Synopses & Reviews
From Darin Strauss, the bestselling author of Chang and Eng (A Los Angeles Times Best Book of the Year), comes the unforgettable story of "Kid" McCoy: boxer, jewel thief, scam artist, and the most married man in America. A fascinating mirror of the tumultuous backdrop of America at the turn of the century, The Real McCoy is "a muscular and entertaining novel about lies, scams, flimflams, and the inconvenience of truth" (GQ)
"Our byword for honesty may be built on a lie, and in Strauss's capable hands, thereby hangs quite a tale...McCoy himself is the novel's greatest accomplishment: a made-up figure, a fiction and, for all that, completely real." —The New York Times Book Review
"Darin Strauss is one of America's handful of young, great novelists...If his debut was a carnival, this is a World's Fair. It's that ambitious, that fun." —The Austin Chronicle
From the bestselling author of "Chang and Eng, " "a spirited story of heroic longing" ("New York Times Book Review"), comes the unforgettable story of "Kid" McCoy: boxer, jewel thief, scam artist, and the most married man in America.
About the Author
Darin Strauss is the award-winning author of the national and international bestseller Chang and Eng, as well as its screenplay for Disney Films and director Julie Taymor. His work has been translated into 14 languages and he teaches at New York University and lives in Brooklyn, New York.
Reading Group Guide
Q> What gives Selby the idea and the confidence to take over McCoy's identity? Is it his family; the town; his insecurities?
Q> Would Virgil Selby have gotten away with taking McCoy's identity today? "Would it even be possible to pull that classy a swindle in today's gleaming world where everybody knows everything?"
Q> "In the big flimflam, the bolder the fiction, the better. Preposterousness makes a lie more believable." Is this true?
Q> Selby is trying to be someone else. Susan is an actress trying to always appear confident and strong. Are Susan and McCoy drawn to each other because they are so much alike?
Q> Why did Susan stay with McCoy during their first marriage, especially after hearing all of the lies? If McCoy had not have left her, do you think they would have been happy?
Q> "Susan was an angry person and she was kind, she was blustery and she was shy; she was loving and not; she was something else, he thought. No one woman could be drawn from all those traits. Maybe the Susan he'd chosen to shadow out from the jumble was just his invention." Was this true? Do you think that in most relationships people choose to see what they want to see?
Q> Why did McCoy marry Rosella Bunker? Do believe Rosella meant to flimflam McCoy from the beginning? Is McCoy more upset about being flimflammed than about Rosella leaving him?
Q> What was it about McCoy that made Susan keep loving him and forgiving him? Would Susan have loved Virgil Selby if he wasn't trying to be McCoy?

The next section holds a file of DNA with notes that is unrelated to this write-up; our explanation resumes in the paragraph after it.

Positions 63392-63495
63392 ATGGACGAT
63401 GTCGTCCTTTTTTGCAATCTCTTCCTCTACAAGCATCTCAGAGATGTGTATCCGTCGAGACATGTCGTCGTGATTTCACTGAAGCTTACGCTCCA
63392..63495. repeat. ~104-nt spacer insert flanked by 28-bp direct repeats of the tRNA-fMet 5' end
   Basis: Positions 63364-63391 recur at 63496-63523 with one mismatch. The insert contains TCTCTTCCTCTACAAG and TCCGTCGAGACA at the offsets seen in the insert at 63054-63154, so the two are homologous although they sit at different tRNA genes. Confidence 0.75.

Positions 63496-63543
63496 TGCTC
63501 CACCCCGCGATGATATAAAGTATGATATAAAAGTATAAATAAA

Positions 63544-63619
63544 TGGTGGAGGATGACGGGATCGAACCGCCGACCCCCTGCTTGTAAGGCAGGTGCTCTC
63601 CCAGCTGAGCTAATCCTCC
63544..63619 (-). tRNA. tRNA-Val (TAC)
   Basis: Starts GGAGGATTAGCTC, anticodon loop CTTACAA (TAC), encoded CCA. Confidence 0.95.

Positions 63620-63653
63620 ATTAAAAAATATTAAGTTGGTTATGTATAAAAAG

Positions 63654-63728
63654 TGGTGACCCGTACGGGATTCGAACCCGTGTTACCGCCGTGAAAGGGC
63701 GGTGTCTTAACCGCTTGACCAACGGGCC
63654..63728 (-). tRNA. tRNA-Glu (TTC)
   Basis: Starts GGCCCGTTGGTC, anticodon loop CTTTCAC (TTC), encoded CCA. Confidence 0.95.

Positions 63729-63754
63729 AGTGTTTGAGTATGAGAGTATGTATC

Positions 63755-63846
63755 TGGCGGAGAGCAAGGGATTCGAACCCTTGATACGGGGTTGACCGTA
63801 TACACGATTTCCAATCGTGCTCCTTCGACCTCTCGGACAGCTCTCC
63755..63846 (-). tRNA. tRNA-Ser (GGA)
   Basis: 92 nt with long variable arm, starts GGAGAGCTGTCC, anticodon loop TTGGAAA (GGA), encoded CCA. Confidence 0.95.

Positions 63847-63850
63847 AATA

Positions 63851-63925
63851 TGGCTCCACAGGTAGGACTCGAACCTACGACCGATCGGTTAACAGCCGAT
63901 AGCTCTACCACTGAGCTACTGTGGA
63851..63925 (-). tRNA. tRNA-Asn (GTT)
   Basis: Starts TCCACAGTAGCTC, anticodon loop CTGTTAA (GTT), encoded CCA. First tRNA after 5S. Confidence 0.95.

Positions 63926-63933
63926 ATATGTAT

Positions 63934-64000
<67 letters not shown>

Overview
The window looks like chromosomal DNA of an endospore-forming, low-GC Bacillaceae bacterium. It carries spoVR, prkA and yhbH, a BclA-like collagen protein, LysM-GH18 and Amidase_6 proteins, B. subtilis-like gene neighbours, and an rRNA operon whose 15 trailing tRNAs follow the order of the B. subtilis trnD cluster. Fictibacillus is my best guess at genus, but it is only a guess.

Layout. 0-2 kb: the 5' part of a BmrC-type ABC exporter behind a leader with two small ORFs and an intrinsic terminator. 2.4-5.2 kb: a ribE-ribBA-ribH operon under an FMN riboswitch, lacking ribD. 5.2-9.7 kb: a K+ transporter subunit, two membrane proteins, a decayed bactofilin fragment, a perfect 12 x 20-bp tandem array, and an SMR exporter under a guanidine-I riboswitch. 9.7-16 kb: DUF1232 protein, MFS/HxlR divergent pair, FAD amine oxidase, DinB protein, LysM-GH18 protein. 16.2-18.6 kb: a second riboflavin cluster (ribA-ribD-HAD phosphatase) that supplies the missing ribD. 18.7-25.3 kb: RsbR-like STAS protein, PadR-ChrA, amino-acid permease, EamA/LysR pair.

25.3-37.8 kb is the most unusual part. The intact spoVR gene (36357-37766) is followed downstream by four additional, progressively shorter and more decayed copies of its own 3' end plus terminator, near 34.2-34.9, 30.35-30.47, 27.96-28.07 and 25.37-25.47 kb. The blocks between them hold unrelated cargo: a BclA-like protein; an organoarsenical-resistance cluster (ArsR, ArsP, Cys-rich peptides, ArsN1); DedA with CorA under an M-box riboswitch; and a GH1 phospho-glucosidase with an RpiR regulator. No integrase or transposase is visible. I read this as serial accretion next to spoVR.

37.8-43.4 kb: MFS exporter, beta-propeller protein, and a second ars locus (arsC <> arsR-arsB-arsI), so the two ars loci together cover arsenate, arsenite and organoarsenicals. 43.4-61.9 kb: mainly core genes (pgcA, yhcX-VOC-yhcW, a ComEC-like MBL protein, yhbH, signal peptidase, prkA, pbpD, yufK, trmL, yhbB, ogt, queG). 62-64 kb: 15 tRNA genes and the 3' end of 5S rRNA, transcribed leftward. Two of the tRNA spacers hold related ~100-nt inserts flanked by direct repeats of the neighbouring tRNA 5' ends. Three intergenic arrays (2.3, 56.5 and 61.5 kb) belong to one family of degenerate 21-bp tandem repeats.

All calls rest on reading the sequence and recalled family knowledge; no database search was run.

Q> Why does Virgil Selby trust Johnnie Gold, even when Selby knows Gold is one of the best flimflammers around? Discuss their relationship. Do you think Johnnie felt the same love for his friend as McCoy did? Do you think Johnnie knew what the outcome would be when he ruined McCoy's image? Was Johnnie trying to prove his ability to flimflam better than McCoy?
Q> Johnnie says, "McCoy, he who has fallen from a height is lower than his neighbor who has never climbed! And your life will be a sad echo of a sad shell of a past glory!" Is this just another of Johnnie's philosophic thoughts or is this statement true? Is it better to lead a life without risk or to take risks and fail? Was McCoy's time at the top worth all the trouble?
Q> When McCoy/Selby returns home to live, he becomes a very different person. What kind of life do you think Virgil Selby would have led had he not taken on McCoy's identity? Do you think that the people of Bluffton Creek would have treated Selby differently if he had kept up the personality and charisma of McCoy? Is it true that you "can't go home again?"
Q> Discuss Selby's relationship with his father. Does it make Selby ashamed to have his father see him as McCoy?
Q> "In a flash of lightning, McCoy could see there was something vulgar about her. Mostly it was her marriage to successful, filthy rich, ugly old Utnap." What else about Susan did McCoy find to be vulgar?
Q> Why do you think McCoy pulled the last flimflam? It was more elaborate than anything he had done in the past. What was he trying to prove? Why did Susan join him in planning this scam? Is having Susan's love not enough for McCoy?
Q> McCoy is searching for "The Why" throughout The Real McCoy. Why is this so important to him? Near the end of the novel he thinks, "It turns out The Why hadn't been about the fame of deathless fame, or even the money..." What does it turn out to be for him? Is it the same for everyone?